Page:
#include

Datapath
>>1
16

Dreg_clr
Dreg_ld
clear
count

Dctr_clr
Dctr_cnt

clear

Dctr: 16-bit
up-counter
Q

Dreg: 16-bit
register

16

"systemc.h"
"upcounter16.h"
"reg16.h"
"shiftrightone16.h"

SC_MODULE(LDM_Datapath)
{
sc_in<sc_logic> clk;
sc_in<sc_logic> Dreg_clr, Dreg_ld;
sc_in<sc_logic> Dctr_clr, Dctr_cnt;
sc_out<sc_lv<16> > D;
sc_signal<sc_lv<16> > tempC;
sc_signal<sc_lv<16> > shiftC;

16
UpCounter16 Dctr;
Reg16 Dreg;
ShiftRightOne16 ShiftRight;

L
Dreg_clr
Dreg_ld
Dctr_clr

Datapath

Controller

Datapath just
another connection
of components
Assume upcounter, register,
and shift-right
components are
(similar to earlierdesigned items)

Dctr_cnt
D
16

Digital Design
Frank Vahid

## Controller of the Laser-Based

Distance Measurer in SystemC
Inputs: B, S

S

B
S0
L=0
Dreg_clr = 1
(laser off)
(clear D reg)

S1
Dctr_clr = 1
(clear count)

FSM similar to
high-level state
machine

S
S3
L=0
Dctr_cnt = 1
(laser off)
(count up)

S4
Dreg_ld = 1
Dctr_cnt = 0
(stop counting)

## (continued from Figure 9.50)

But high-level
operations
replaced by lowlevel datapath
signals
Use twoprocedure FSM
description
approach
Digital Design
Frank Vahid

S2
L=1
(laser on)

case S1
Dctr_clr. write(SC_LOGIC_1);
nextstate = S2;
else
nextstate = S1;
break;
case S2:
L.write(SC_LOGIC_1);
nextstate = S3;
break;
case S3:
L.write(SC_LOGIC_0);
Dctr_cnt. write(SC_LOGIC_1);
nextstate = S4;
else
nextstate = S3;
break;
case S4:
Dreg_ld.write(SC_LOGIC_1);
Dctr_cnt. write(SC_LOGIC_0);
nextstate = S1;
break;}

// clear count

// laser on

// laser off
// count up

// stop counting

SC_CTOR(LDM_Datapath) :
Dctr("Dctr"), Dreg("Dreg"),
ShiftRight("ShiftRight")
{
Dctr.clk(clk);
Dctr.clr(Dctr_clr);
Dctr.cnt(Dctr_cnt);
Dctr.C(tempC);
ShiftRight.I(tempC);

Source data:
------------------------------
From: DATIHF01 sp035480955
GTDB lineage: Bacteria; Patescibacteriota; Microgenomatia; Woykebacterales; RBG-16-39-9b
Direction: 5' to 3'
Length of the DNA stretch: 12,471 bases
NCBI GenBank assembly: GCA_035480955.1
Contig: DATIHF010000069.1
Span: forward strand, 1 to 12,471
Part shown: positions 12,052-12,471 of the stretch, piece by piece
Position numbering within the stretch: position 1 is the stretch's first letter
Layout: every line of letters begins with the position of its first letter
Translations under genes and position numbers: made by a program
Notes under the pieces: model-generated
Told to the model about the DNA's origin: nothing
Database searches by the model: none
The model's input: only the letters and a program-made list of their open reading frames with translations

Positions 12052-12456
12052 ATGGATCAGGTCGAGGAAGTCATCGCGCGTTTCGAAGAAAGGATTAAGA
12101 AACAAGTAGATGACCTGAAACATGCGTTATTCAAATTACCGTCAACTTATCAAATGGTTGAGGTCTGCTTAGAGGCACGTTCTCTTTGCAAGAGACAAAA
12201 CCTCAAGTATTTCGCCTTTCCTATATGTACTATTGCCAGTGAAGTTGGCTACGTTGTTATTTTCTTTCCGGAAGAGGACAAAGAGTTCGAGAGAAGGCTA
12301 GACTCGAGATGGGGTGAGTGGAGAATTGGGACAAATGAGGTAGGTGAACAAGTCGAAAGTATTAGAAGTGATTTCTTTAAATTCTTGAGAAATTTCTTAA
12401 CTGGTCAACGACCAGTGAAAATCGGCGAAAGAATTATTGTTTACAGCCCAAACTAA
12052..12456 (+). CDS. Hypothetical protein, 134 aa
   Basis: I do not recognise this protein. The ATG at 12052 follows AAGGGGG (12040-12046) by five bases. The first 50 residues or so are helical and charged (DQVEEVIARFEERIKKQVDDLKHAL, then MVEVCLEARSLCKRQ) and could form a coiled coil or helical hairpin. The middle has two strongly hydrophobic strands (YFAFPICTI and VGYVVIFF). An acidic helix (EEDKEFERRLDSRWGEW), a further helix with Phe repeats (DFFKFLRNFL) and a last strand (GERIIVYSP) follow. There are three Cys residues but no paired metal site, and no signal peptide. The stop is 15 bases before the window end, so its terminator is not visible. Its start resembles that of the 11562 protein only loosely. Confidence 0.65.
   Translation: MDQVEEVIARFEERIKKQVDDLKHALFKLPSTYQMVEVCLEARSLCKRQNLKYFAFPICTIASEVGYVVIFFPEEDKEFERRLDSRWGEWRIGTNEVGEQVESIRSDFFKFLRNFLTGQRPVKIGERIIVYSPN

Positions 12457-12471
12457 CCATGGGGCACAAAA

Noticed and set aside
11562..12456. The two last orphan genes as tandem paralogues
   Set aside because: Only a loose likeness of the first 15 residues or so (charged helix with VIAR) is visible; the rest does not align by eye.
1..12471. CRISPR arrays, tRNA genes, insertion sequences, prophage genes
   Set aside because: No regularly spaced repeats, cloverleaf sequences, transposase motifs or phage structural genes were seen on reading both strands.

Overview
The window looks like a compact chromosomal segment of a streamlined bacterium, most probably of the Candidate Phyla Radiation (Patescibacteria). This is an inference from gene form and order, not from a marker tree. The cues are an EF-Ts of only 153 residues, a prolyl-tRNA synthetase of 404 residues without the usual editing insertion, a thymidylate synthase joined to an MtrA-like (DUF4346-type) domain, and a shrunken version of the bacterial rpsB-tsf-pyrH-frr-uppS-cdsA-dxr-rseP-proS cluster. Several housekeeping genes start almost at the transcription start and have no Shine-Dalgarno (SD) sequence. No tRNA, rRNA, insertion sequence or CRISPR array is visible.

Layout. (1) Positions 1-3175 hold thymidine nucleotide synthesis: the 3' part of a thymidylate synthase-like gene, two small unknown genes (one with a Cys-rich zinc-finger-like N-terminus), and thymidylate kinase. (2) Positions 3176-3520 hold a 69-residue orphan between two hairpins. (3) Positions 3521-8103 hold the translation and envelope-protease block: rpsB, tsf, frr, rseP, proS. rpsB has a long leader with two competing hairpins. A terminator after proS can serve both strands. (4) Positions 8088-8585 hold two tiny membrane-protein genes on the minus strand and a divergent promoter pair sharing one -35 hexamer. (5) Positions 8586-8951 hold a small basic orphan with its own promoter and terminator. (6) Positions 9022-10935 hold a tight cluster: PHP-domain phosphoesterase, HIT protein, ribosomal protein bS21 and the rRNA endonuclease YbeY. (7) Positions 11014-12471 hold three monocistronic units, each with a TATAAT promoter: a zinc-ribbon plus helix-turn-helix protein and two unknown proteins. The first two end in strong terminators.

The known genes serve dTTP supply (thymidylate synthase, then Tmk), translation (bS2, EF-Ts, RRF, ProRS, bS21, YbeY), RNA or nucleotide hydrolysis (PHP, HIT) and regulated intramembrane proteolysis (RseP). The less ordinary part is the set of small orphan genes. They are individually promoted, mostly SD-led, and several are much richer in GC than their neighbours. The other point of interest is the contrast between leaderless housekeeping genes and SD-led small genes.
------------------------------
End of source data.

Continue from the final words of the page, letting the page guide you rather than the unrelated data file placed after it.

ShiftRight.S(shiftC);
Dreg.I(shiftC);
Dreg.Q(D);
Dreg.clk(clk);
Dreg.clr(Dreg_clr);
Dreg.ld(Dreg_ld);
}
};

51

#include "system.h"
enum statetype { S0, S1, S2, S3, S4 };
SC_MODULE(LDM_Controller)
{
sc_in<sc_logic> clk, rst, B, S;
sc_out<sc_logic> L;
sc_out<sc_logic> Dreg_clr, Dreg_ld;
sc_out<sc_logic> Dctr_clr, Dctr_cnt;
sc_signal<statetype> currentstate, nextstate;
SC_CTOR(LDM_Controller)
{
SC_METHOD(statereg);
sensitive_pos << rst << clk;
SC_METHOD(comblogic);
sensitive << currentstate << B << S;
}
void statereg() {
if ( rst.read() == SC_LOGIC_1 )
currentstate = S0; // initial state
else
currentstate = nextstate;
}
void comblogic() {
L.write(SC_LOGIC_0);
Dreg_clr.write(SC_LOGIC_0);
Dreg_ld.write(SC_LOGIC_0);
Dctr_clr.write(SC_LOGIC_0);
Dctr_cnt.write(SC_LOGIC_0);
switch (currentstate) {
case S0:
L.write(SC_LOGIC_0);
// laser off
Dreg_clr.write(SC_LOGIC_0); // clear Dreg
nextstate = S1;
break;
(continued in Figure 9.51)

}
};

52

26

Chapter Summary
Hardware Description Languages (HDLs) are widely used
in modern digital design
Textual rather than graphical language sufficient for many
purposes
Great for simulation

## VHDL, Verilog, and SystemC are popular

Introduced languages mainly through examples
Numerous HDL books exist to teach each language in
more detail

Digital Design